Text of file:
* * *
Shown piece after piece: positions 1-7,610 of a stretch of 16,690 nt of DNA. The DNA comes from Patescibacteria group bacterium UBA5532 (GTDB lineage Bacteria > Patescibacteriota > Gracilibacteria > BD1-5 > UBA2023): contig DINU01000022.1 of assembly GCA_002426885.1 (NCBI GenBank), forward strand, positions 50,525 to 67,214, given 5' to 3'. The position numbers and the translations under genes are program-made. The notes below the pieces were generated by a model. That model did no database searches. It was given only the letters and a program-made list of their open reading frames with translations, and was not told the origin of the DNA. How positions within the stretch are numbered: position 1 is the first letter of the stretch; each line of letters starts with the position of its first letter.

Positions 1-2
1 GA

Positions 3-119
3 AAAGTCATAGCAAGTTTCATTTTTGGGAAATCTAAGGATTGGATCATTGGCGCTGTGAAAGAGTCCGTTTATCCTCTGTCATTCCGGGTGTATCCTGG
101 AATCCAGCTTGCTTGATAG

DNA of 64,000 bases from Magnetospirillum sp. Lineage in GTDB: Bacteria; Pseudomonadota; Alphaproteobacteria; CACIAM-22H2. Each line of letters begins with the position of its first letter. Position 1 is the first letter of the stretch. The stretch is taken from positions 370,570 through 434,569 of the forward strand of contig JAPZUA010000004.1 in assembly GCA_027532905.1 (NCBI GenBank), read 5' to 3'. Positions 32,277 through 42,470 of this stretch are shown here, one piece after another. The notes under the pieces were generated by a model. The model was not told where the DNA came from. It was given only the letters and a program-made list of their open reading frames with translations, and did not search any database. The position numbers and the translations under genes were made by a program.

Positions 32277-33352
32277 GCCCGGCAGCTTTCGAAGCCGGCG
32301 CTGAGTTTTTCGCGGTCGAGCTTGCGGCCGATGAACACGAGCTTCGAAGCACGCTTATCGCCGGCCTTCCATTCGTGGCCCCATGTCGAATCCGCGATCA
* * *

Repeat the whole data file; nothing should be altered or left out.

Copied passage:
Shown piece after piece: positions 1-7,610 of a stretch of 16,690 nt of DNA. The DNA comes from Patescibacteria group bacterium UBA5532 (GTDB lineage Bacteria > Patescibacteriota > Gracilibacteria > BD1-5 > UBA2023): contig DINU01000022.1 of assembly GCA_002426885.1 (NCBI GenBank), forward strand, positions 50,525 to 67,214, given 5' to 3'. The position numbers and the translations under genes are program-made. The notes below the pieces were generated by a model. That model did no database searches. It was given only the letters and a program-made list of their open reading frames with translations, and was not told the origin of the DNA. How positions within the stretch are numbered: position 1 is the first letter of the stretch; each line of letters starts with the position of its first letter.

Positions 1-2
1 GA

Positions 3-119
3 AAAGTCATAGCAAGTTTCATTTTTGGGAAATCTAAGGATTGGATCATTGGCGCTGTGAAAGAGTCCGTTTATCCTCTGTCATTCCGGGTGTATCCTGG
101 AATCCAGCTTGCTTGATAG

DNA of 64,000 bases from Magnetospirillum sp. Lineage in GTDB: Bacteria; Pseudomonadota; Alphaproteobacteria; CACIAM-22H2. Each line of letters begins with the position of its first letter. Position 1 is the first letter of the stretch. The stretch is taken from positions 370,570 through 434,569 of the forward strand of contig JAPZUA010000004.1 in assembly GCA_027532905.1 (NCBI GenBank), read 5' to 3'. Positions 32,277 through 42,470 of this stretch are shown here, one piece after another. The notes under the pieces were generated by a model. The model was not told where the DNA came from. It was given only the letters and a program-made list of their open reading frames with translations, and did not search any database. The position numbers and the translations under genes were made by a program.

Positions 32277-33352
32277 GCCCGGCAGCTTTCGAAGCCGGCG
32301 CTGAGTTTTTCGCGGTCGAGCTTGCGGCCGATGAACACGAGCTTCGAAGCACGCTTATCGCCGGCCTTCCATTCGTGGCCCCATGTCGAATCCGCGATCA